Things to do

The Sundowner is ideally located at the base of the beautiful Huachuca Mountains in Southern Arizona. There are endless activities and some of the country’s best hiking, bird watching and much more.

Ramsey Canyon Nature Conservancy: Located Ramsey Canyon Road off of Hwy 92 to the west. Hiking and bird watching available as well as a book and gift shop. 

The Carr House: Located in Carr Canyon with information on butterflies, fauna, birds, and hiking in the Huachuca Canyons and trails.

Mark Pretti Nature Tours: Mark Pretti Nature Tours offers high quality trips with exceptional birding and natural history education in southeast Arizona and Latin America.  My interests go well beyond birds and include everything in the natural world.  My outings include stories not just about birds, but also about plants, insects, mammals, reptiles and amphibians, basic geology, and general ecology.  As we all know, ecological relationships are abundant and fascinating, and my approach to guiding is to not only find and identify species, but to also tell you about their unique natural history and the connections they have with their neighbors.  I find that this not only helps clients remember the species we see, but it also puts nature into a meaningful context and gives people a true understanding of what makes a particular habitat, whether it’s the Sierra Madre or lowland Amazonian rainforest, tick.  Mark Pretti lives near the Sundowner property and can be hired (schedule dependent) to take MIL house guests on local tours in the area and find the bird you are dying to see.

San Pedro Riparian Area: The San Pedro River is one of a few rivers that runs north in the United States.  The BLM manages the area. It is an important and necessary desert river and cottonwood tree forest. It provides resting, feeding and breeding places for migrating birds.

Friends of the San Pedro River: The San Pedro House Books & Gifts is located close to the Sundowner at 9800 Hwy. 90 at the River and is open daily from 9:30a.m. – 4:30p.m. The friends offer guided walks, hikes, and trail rides, including a weekly interpretive walk from San Pedro House that starts at 8 am from 1 April through 30 September and at 9 am from 1 October through 31 March.

SABO: The Southeastern Arizona Bird Observatory is a non-profit organization dedicated to the conservation of the birds of southeastern Arizona, their habitats and the diversity of species that share those habitats through research, monitoring and public education.

Sierra Vista Wetlands Birding Area:This area is an excellent place for seeing water birds. The sewage ponds were converted into a wonderful wetland for birds.

Huachuca Mountain Hiking Trails: The Huachucas, south of Sierra Vista, present many hiking possibilities and some very scenic drives. Trails climb from all sides of the range to Miller Peak Wilderness. The Huachucas are right outside your door at the Sundowner.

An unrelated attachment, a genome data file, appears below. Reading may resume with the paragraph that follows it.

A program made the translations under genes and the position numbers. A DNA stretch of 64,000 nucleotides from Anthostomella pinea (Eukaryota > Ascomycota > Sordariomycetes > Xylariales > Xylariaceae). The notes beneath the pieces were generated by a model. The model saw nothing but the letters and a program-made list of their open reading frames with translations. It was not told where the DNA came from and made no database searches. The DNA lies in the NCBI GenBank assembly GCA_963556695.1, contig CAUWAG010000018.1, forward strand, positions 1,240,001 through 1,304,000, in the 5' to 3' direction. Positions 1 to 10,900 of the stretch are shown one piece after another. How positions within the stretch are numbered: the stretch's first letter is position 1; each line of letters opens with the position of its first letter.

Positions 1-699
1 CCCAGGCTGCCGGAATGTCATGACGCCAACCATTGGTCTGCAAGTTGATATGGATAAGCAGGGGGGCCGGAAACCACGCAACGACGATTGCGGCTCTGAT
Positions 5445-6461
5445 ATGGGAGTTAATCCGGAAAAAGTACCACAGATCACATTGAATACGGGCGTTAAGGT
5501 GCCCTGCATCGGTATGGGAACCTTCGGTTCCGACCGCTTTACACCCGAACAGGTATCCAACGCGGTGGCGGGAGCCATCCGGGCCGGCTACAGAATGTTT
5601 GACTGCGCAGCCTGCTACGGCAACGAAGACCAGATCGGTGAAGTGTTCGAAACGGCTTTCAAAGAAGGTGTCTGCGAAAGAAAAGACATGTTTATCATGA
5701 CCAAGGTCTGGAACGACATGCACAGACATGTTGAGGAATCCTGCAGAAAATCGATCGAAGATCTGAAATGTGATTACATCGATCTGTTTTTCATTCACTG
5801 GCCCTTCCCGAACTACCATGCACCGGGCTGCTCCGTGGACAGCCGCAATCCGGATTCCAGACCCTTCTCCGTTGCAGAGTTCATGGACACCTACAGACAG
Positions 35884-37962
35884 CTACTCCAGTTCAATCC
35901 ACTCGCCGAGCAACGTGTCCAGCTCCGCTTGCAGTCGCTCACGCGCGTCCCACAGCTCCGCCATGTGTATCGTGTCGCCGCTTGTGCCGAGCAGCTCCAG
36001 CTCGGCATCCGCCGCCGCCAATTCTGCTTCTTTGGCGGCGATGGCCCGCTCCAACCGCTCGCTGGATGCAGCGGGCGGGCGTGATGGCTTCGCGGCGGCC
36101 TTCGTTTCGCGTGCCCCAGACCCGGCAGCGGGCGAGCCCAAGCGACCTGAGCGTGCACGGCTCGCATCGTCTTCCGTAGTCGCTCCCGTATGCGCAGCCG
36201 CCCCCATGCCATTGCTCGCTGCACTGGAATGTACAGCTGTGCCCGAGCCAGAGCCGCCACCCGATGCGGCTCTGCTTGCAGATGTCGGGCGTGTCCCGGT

Kartchner Caverns: Experience a stunning limestone cave in Southeastern Arizona that boasts world-class features. This “live” cave, discovered in 1974, is host to a wide variety of unique minerals and formations. Water percolates from the surface and calcite formations continue to grow, including stalactites dripping down like icicles and giant stalagmites reaching up from the ground. Tour guides will unveil this fascinating underground landscape during a memorable 1½ hour tour.  The Discovery Center features museum exhibits, a large gift shop, regional displays, theater, and educational information about the caverns and the surrounding landscape. There are also campgrounds, hiking trails, lockers, shaded picnic areas, a deli, an amphitheater, and a hummingbird garden.

Tombstone, Arizona: “The Town too Tough to Die,” Tombstone was perhaps the most renowned of Arizona’s old mining camps. When Ed Schieffelin (SHEF·e·lin) came to Camp Huachuca (hwah·CHEW·kuh) with a party of soldiers and left the fort to prospect, his comrades told him that he’d find his tombstone rather than silver. Thus, in 1877 Schieffelin named his first claim the Tombstone, and rumors of rich strikes made a boomtown of the settlement that adopted this name.

Bisbee, Arizona: In 1877 a reconnaissance detail of army scouts and cavalrymen was sent to the Mule Mountains to search the area for renegade Apaches. What civilian tracker Jack Dunn found instead were signs of mineralization indicating the presence of lead, copper and possibly silver. The first mining claim was staked in what would later become the City of Bisbee. The filing of this claim, and a multitude of others filed by George Warren, sent prospectors and speculators scurrying to the Mule Mountains in hopes of striking it rich. Numerous rich ore bodies were located and Bisbee soon became known as the “Queen of the Copper Camps”

  • A beautiful retreat in southeast Arizona.